28. No Rules Rules: Netflix and the Culture of Reinvention, Reed Hastings and Erin Meyer
29. Think Again: The Power of Knowing What You Don’t Know, Adam Grant
30. Sorry Spock, Emotions Drive Business, Adam W. Morgan
1. The French Dispatch
2. Cold War
3. Certain Women
4. Meek’s Cutoff
5. The Power of the Dog
6. Ma Rainey’s Black Bottom
7. Let Them All Talk
8. The Farewell
9. To the Wonder
11. In One Breath: Alexander Sokurov’s Russian Ark
12. Biggie: I Got A Story to Tell
14. Untold: Breaking Point
15. WeWork: or The Making and Breaking of a $47 Billion Unicorn
1. Succession, Season 3
2. The Bureau, Season 1
3. Ted Lasso, Season 2
4. Great British Baking Show, Season 12
5. The Chair 6. Only Murders in the Building
7. The Other Two, Seasons 1 and 2
8. This Is a Robbery: The World’s Biggest Art Heist
Visual Art This was the second year in a row with little travel (which often prompts new art-viewing) and sadly little museum-going here at home (that’s on me). That said, and acknowledging my bias, the exhibition Hannah Wilke: Art for Life's Sake — curated by my wife, Tamara H. Schenkenberg, at the Pulitzer Arts Foundation — gained in richness and meaning every time I saw it. If you’re here in St. Louis, I highly encourage a visit before its January 16 close.
Music A million years ago, my year-end lists included dozens of individual albums and concerts. While music’s a daily essential for me, I see almost nothing live and dip in and out of all kinds of new things I learn about, often without good record-keeping.
I usually work listening to classical, then jazz is on in the evening. The only specific new recordings I’d surface this year are the terrific records from Tyler, the Creator, Lucy Dacus, and Julien Baker. Phoebe Bridgers didn’t have a new album, but I loved her live Pitchfork Festival set that I happened to catch the evening it streamed.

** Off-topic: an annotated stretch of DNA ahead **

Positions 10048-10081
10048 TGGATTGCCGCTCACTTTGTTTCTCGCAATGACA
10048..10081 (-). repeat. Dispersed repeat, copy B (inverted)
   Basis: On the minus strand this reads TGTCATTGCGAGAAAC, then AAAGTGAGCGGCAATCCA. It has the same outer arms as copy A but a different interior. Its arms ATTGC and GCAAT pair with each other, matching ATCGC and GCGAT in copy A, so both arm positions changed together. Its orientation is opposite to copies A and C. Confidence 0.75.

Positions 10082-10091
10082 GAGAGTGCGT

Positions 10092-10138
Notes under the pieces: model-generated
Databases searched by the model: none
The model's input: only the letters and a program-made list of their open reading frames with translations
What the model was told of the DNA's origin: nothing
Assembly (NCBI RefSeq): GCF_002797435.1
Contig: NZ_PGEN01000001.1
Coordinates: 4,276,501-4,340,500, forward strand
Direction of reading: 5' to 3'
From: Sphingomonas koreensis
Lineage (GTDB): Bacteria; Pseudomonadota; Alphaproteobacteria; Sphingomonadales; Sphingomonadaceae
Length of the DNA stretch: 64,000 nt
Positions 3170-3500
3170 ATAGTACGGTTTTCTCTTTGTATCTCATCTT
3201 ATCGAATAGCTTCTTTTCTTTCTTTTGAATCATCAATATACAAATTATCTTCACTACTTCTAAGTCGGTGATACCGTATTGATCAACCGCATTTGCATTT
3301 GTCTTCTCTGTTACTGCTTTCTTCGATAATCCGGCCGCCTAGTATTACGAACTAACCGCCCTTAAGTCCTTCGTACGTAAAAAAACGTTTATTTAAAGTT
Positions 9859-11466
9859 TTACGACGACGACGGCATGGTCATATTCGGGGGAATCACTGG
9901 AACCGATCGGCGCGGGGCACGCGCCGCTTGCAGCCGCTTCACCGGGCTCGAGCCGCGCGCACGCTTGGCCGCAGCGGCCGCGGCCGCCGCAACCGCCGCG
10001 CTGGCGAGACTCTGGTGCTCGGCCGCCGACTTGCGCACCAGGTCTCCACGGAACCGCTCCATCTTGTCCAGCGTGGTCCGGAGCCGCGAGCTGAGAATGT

In terms of new discoveries, there was one artist — and one song — that I’ll long connect with 2021: “A Lot’s Gonna Change” by Weyes Blood (Natalie Laura Mering). I was introduced to this singer/songwriter through a Spotify station as I drove on an errand of some kind. I was transfixed.
At about 1:20, Mering sings the title phrase — “A lot’s gonna change / in your …. life / … time.” — and it swallowed me up in the way great song moments do. Likely because my wife and I spend so much of our non-working time focused on raising our young kids and thinking about what their future lives will be like, the line took on all kinds poignancy and significance in the seconds I heard it.
Later on, the second time that part of the song comes around (2:55 in the video above), Mering sings, “‘Cause you’ve got what it takes / in your … life / … time.”
Here’s to the time we’ve got ahead of us in 2022.
Enjoyable read — indie design studio heads talking shop in “Studio Culture Now”. A few common themes: There’s freedom in staying small; having a nice workspace is a plus, but too much overhead’s a crusher; your design output matters, but so do process, leadership & owning your POV; social posts and basic PDFs can aid biz development more than a high-maintenance, glacially updated website; you can find success based anywhere, but be engaged w/ the field and your community. 📚
From my Christmas wish list to under the tree: Self-Reliance. That “I” is just perfection. Designed by Jessica Helfand and Jarrett Fuller. 📚